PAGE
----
That pay raise might have to wait until 2021. At least that is the word of economists in the latest WSJ forecasting survey:
From 2000 to 2010, median income in the U.S. declined 7% after adjusting for inflation, according to Census data. That marks the worst 10-year performance in records going back to 1967. On average, the economists expect inflation-adjusted incomes to rise over the next decade, but the 5% projected gain isn’t enough to reach prerecession levels.
While the recession has had a larger impact upon Americans without college degrees, but the forecasting survey has bad news for everyone:
Though the majority of the 50 economists surveyed-not all of whom answer every question-say the current generation of college graduates will have a higher standard of living than their parents, a third of respondents think it will be lower. College graduates have generally fared better in the U.S., and they currently have a 4.2% unemployment rate compared to 9.1% for the entire work force. But a college degree hasn’t been enough to ensure wage gains from 2000 through 2010. According to Census Bureau data, only advanced degree holders managed to record increases in earnings over that period.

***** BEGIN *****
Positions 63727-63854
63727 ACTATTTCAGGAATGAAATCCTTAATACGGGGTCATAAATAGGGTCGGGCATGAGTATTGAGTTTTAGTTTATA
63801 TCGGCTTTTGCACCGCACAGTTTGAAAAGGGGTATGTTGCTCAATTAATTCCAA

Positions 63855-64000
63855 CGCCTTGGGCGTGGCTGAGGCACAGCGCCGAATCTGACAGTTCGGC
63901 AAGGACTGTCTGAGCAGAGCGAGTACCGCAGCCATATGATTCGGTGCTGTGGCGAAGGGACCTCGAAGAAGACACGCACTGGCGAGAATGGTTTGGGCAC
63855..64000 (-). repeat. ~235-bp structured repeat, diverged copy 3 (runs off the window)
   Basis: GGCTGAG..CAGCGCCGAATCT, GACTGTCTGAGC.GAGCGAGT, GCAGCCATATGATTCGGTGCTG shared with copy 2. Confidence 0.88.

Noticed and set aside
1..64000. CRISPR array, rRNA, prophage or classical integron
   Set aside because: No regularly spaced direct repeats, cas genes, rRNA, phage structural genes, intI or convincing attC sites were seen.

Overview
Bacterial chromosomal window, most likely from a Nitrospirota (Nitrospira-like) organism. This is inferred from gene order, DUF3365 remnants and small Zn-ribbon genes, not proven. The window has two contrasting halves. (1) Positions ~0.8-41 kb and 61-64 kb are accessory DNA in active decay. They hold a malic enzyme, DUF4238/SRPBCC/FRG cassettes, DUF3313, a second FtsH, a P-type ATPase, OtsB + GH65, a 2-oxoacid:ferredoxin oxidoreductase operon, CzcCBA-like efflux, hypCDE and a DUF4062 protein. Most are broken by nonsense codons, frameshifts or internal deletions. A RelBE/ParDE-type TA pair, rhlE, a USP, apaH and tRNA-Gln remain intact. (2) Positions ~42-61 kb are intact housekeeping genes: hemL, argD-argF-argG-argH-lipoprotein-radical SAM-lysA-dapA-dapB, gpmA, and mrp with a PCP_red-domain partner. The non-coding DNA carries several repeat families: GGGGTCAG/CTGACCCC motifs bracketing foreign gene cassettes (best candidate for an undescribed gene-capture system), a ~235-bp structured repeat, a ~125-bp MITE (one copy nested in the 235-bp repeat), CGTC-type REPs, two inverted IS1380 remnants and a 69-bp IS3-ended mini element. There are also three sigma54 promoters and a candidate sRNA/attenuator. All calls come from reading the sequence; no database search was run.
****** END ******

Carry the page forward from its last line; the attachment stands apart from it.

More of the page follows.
This spells bad news for incumbents in 2012. Working people lose jobs during a recession, and incumbents often join them. Ten years of low wage growth will not enhance the public mood.This is not a conventional recession; we are at an economic turning point. The blue social model, which worked pretty well in its day, can no longer provide steady growth and rising wages. We need to find ways to compete in a high tech world where the old advantages advanced countries used to have over developed ones aren’t as impressive as they used to be.I remain convinced that the best way to do this is to strip out the friction in the US economy: unnecessary costs in systems like health care, education, government and law. This drives blue model fans crazy because these are the systems where the something like the old blue model still seems to work. To the economic nostalgist, thinking that the route to the future lies through the 1950s social system, the Post Office, the public school system, and the local hospital are the only places where the world hasn’t gone disastrously wrong. What feels like an “attack” on the last bastions of a more communal, gentle and high wage America in the name of efficiency and competitiveness sounds like more of the crazy talk that, again from the standpoint of the nostalgist, is how we got into this pickle.But the reality is clear: for this economy to improve, we have to compete, and cost has to be part of the package. There must be some way in which it is cheaper to do business in America than in other places. We don’t want it to be labor; we don’t want it to be pollution. That really leaves only efficiency: we have to find better, cheaper, faster ways of performing all the social maintenance functions that right now chew up so much of our GDP.By making it easier and cheaper for both foreigners and Americans to buy, build and create here, we can change our trajectory and move back to a more rapid growth path. There has been a lot of talk about infrastructure recently as a way to spur job growth in the short term and faster economic growth further on. That makes some sense, but there is an invisible infrastructure that is even more out of date and doing a lot more harm. Our social infrastructure — the schools, medical system, legal system, government processes and so forth — is antiquated, inefficient and expensive.It’s time for this country to move toward deep reform.